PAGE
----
european central bank meeting

fxmade2trade

Active member
229 6
what does this mean for the EUR/USD? since its been falling will we see the increase in june can we get above the 1.370 level?
 

Traderallen

Active member
248 41
I'm not 100% sure but I would suspect that with the negative interest rate that goes into effect Monday, June 8 that investors with money in European banks would want to start drawing down there accounts and moving that money elsewhere since it would cost them money to keep their funds in European banks. I would think that this would have a negative effect on the euro and we would see further downside over the coming months.

Fundamental analysis is not my strong point so I may be wrong. Maybe someone else on here has a better interpretation of what to expect.
 

Peter Anderson

Newbie
8 0
I'm not 100% sure but I would suspect that with the negative interest rate that goes into effect Monday, June 8 that investors with money in European banks would want to start drawing down there accounts and moving that money elsewhere since it would cost them money to keep their funds in European banks. I would think that this would have a negative effect on the euro and we would see further downside over the coming months.

Fundamental analysis is not my strong point so I may be wrong. Maybe someone else on here has a better interpretation of what to expect.

Hi Traderallen,

On one hand, you are correct - lower or negative interest rates are likely to have a negative effect on a currency, if all else is held equal. However, there is also a common misconception that negative interest rates apply to individuals in the Euro area - they actually only apply to deposits by financial institutions that are held at the ECB overnight (and only on "excess" liquidity).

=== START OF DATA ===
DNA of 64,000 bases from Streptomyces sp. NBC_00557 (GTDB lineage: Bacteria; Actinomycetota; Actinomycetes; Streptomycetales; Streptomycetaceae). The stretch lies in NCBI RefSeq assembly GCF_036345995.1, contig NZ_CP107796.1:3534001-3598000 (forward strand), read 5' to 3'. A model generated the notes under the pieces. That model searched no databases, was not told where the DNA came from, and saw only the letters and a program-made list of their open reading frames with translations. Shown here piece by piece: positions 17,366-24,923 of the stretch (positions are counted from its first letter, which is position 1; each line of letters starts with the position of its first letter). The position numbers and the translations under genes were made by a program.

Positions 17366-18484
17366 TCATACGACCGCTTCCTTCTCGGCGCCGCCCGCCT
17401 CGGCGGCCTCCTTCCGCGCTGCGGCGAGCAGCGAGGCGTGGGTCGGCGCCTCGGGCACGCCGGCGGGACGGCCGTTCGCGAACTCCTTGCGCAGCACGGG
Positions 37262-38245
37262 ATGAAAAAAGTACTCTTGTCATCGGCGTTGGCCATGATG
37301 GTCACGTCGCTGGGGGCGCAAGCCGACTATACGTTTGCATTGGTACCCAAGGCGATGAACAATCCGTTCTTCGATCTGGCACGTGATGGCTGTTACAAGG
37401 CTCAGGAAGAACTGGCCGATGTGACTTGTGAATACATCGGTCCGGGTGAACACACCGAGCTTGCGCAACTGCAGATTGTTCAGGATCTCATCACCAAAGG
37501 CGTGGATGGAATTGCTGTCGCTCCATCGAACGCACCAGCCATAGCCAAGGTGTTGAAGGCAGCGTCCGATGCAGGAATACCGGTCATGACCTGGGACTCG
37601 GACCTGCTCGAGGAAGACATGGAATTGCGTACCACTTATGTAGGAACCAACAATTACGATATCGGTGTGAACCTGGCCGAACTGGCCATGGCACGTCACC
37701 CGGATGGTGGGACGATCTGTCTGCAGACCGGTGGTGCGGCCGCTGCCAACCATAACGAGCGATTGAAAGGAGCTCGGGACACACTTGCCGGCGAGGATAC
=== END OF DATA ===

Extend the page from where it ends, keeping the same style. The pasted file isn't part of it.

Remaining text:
The ECB has 3 interest rates which it uses to guide monetary policy. All 3 current rates can be found here:

http://www.ecb.europa.eu/press/pr/date/2014/html/pr140605.en.html

The deposit rate is the one which has been moved to -0.10% . The negative deposit rate will only be charged on excess liquidity that banks and financial institutions deposit overnight at the ECB. One aim behind this is to get banks lending that excess liquidity to small and medium enterprises by mildly punishing them for holding the money at the ECB instead of using it to fuel economic growth and lending.

The deposits are only "excess" if they are above what is required as reserves against the bank's loan book. By encouraging banks to loan to small and medium sized businesses, the idea is that these excess reserves would become "Required" reserves, and would no longer be subject to the negative deposit rate.

People will probably not automatically begin withdrawing their money from European banks - as the banks still need to attract depositors, and so would not attempt to charge customers a negative interest rate. Also, the negative rate is on a fairly small portion of the funds in the Euro banking system.

I hope this clears up that part of the policy.

All the best,

Peter
 

fxmade2trade

Active member
229 6
I thank you so much, for all the information boy you both hit it right on seems the euro is still vulnerable to the shocks in the economy and if not monitored carefully could the euro area slip back into a recession?
 

Peter Anderson

Newbie
8 0
Dear fxmade2trade,

Yes, it is definitely possible that the Euro area slips back in to recession - it has been out of recession for less than a year, so the economy is not exactly on solid ground compared to other developed economies. If you break it up in to the constituent economies within the Euro area, some are still mired in recession, like Greece, while some such as Germany are relatively strong - this is the challenge of having a one-size-fits-all currency and monetary policy. On the whole though the trend in Europe appears to be towards a recovery.

The ECB easing measures are likely to help keep the Euro out of recession, however it is also important what other major economies such as the US are doing. Some central banks are beginning to withdraw liquidity and tighten policy, or at least talk about it earnestly, and this will have an effect globally. The US is probably the most important, however China and Japan have quite a large global presence that could affect even a large economy like Europe.

No country can be insulated from outside forces, especially as economies and markets have grown more and more interconnected. So while Europe may be early in it's growth cycle, if the rest of the sneezes European countries may catch a cold - though hopefully not for a while!

All the best,

Peter
 
 
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